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GOJOE (2000)

The story takes place in ancient Japan where the Heike Clan rule after a bitter struggle with the rival Genji Clan. Gojoe bridge is the entrance to their capital city and each night the guards watching it are murdered by someone, or something, unseen. The bridge separates the city from The Devil’s Wood which is a burial ground for the corpses of the more unsavory members of society. This fuels the locals to think it is a demon that haunts the bridge and has set it sights on their city. Enter Benkai (Daisuke Ryu) a swordsman and killer who has put down his blade and taken vows as a monk. He hasn’t used a weapon in seven years, but gets a vision that destroying the demon of Gojoe bridge, will bring him enlightenment. As he investigates, he soon discovers it is no demon that haunts the bridge, but master swordsman and heir to the Genji Clan, Shanao (Tadanobu Asano) who seeks revenge on the Heike. Can Benkai defeat this ‘demon’ when he still has quite a few of his own?

As directed by Sogo Ishii, and co-written by he and Goro Nakajima, this is a very dark and borderline apocalyptic swordplay thriller with a subtle yet strong supernatural undercurrent. The villain of Gojoe bridge may indeed be a mere man, but he believes he is a god come to restore the Genji and the power of that belief seems to make him virtually invincible. Ishii has already crafted an intense and bleak film that, despite being a bit too long, remains intense and atmospheric during it’s entire running time. This added supernatural element only serves to add an air of mystery and power to the already tense flick. The power of belief also seems to be a theme here as both Shanao and Benkai have strong spiritual beliefs that seem to strengthen them in their missions…or in Benkai’s case weaken him as his violent past still haunts him. There is also much said about man’s true nature as many innocents in the film meet violent ends at the hands of the evil that men do and Benkai is only truly ready to face Shanao when he casts off the monk and embraces the killer. Is Ishii saying that despite how hard he tries, man will always be destructive in nature? Maybe!..though he does conclude his film with what could be viewed as a slight glimmer of hope…or maybe it just means the cycle will just begin all over again, someday. The answers are not spoon fed to you. Despite the dark and grim tone and more moderate pace, there are some very thrilling sword duels and the final showdown between our two principals is worth waiting over two hours for. It’s very physical, very bloody…as is the rest of the film…and the supernatural overtones come out of the shadows for an explosive finale. The cast are all very good, Ishii has a stunning visual eye that is only heightened by Makoto Watanabe’s cinematography and the film gets added atmosphere from Hiroyuki Onogaw’s score.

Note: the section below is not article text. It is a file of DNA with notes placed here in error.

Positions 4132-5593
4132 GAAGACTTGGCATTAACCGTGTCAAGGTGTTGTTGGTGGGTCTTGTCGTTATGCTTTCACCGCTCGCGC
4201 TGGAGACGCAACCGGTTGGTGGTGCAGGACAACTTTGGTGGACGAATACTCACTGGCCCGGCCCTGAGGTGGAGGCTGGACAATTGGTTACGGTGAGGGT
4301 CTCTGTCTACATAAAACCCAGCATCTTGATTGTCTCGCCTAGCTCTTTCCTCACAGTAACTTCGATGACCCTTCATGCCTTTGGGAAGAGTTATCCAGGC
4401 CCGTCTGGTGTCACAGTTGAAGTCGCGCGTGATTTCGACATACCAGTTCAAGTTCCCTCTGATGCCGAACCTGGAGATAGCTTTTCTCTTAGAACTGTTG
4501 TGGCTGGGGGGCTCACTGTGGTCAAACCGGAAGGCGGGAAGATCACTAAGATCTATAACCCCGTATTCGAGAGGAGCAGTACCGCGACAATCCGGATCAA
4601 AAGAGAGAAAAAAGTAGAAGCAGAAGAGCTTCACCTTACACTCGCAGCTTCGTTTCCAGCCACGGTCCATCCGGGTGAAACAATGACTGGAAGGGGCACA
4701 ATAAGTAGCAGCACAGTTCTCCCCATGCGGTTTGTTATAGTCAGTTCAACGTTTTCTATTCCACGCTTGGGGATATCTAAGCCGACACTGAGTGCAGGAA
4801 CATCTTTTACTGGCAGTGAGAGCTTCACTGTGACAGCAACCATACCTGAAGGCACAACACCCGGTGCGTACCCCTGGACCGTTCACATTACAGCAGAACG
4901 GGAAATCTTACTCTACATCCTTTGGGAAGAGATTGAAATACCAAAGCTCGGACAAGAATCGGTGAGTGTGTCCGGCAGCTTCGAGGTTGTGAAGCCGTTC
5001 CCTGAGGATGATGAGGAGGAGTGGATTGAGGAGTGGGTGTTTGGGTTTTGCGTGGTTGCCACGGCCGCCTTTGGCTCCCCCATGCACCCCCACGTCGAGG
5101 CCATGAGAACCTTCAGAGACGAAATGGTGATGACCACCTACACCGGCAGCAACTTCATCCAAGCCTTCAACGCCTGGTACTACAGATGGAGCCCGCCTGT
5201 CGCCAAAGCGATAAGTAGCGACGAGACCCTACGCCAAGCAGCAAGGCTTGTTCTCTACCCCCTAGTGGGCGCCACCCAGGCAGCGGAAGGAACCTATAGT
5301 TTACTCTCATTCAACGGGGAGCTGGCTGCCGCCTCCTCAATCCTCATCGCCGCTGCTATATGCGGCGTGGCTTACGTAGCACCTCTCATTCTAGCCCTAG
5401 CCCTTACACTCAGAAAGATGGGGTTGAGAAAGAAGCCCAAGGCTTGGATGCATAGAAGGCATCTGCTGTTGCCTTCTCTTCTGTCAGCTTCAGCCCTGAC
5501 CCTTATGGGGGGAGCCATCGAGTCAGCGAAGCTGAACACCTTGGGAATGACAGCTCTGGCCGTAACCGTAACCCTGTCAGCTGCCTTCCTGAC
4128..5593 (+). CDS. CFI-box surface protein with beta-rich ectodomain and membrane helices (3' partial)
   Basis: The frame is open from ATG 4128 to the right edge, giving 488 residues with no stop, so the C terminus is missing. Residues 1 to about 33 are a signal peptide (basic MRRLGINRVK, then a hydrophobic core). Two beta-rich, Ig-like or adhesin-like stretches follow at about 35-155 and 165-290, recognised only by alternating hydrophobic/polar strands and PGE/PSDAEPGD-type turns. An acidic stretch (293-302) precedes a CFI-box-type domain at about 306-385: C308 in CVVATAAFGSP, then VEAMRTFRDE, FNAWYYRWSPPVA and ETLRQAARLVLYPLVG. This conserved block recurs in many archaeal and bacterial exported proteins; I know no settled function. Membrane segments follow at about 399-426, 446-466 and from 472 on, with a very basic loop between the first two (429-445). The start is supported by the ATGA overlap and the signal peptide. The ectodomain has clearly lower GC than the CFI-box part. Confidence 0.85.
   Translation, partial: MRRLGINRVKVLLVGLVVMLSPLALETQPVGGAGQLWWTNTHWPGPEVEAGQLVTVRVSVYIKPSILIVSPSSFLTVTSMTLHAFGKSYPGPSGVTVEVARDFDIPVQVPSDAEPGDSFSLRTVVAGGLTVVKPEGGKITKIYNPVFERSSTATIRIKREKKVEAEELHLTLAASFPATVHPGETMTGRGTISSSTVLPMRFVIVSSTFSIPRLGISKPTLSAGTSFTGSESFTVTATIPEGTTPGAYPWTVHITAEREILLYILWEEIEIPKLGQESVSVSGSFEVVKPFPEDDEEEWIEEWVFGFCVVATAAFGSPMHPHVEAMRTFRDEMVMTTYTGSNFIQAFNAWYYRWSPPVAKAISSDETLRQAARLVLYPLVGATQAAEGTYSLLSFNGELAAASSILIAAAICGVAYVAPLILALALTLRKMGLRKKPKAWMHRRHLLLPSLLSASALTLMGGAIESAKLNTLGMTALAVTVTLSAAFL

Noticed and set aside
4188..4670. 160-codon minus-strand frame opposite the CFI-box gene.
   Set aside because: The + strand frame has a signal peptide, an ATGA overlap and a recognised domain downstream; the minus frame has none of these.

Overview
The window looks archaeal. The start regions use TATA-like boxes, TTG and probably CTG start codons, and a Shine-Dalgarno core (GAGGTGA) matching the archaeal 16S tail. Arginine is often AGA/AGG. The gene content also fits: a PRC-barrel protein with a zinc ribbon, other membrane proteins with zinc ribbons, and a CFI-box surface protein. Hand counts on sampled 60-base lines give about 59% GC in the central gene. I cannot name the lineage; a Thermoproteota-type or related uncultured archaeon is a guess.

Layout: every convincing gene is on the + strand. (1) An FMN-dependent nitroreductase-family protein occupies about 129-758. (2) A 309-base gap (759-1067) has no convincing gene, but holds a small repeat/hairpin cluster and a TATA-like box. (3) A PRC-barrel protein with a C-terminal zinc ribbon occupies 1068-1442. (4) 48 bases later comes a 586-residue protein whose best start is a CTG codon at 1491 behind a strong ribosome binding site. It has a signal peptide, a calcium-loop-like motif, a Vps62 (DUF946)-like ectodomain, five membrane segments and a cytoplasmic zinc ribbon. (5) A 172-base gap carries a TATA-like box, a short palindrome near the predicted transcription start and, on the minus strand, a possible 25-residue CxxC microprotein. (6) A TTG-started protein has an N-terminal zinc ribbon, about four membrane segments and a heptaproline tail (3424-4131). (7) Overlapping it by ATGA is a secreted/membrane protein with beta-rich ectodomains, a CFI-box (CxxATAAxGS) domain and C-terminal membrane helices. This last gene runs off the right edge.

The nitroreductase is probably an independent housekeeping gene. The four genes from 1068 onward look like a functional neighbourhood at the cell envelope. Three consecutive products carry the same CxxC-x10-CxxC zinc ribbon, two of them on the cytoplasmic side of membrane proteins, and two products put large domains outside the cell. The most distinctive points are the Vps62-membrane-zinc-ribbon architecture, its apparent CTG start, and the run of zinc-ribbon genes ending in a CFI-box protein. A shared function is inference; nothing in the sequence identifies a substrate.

In conclusion, despite a very long length and a more moderate pace, this is an intense, atmospheric and bloody film. It takes some interesting characters, especially our flawed hero and puts them in a very tense setting surrounded with supernatural elements. There are some dark themes running through it and even it’s conclusion may indicate that man’s destructive nature is a cycle, though depending on how you view certain events, there may be a glimmer of hope. An intense and involving film with some really strong action scenes and a darker tone than usually found in these type of movies.

-MonsterZero NJ

3 and 1/2 swords!

azumi rating






Couldn’t find the trailer, but did find the whole movie


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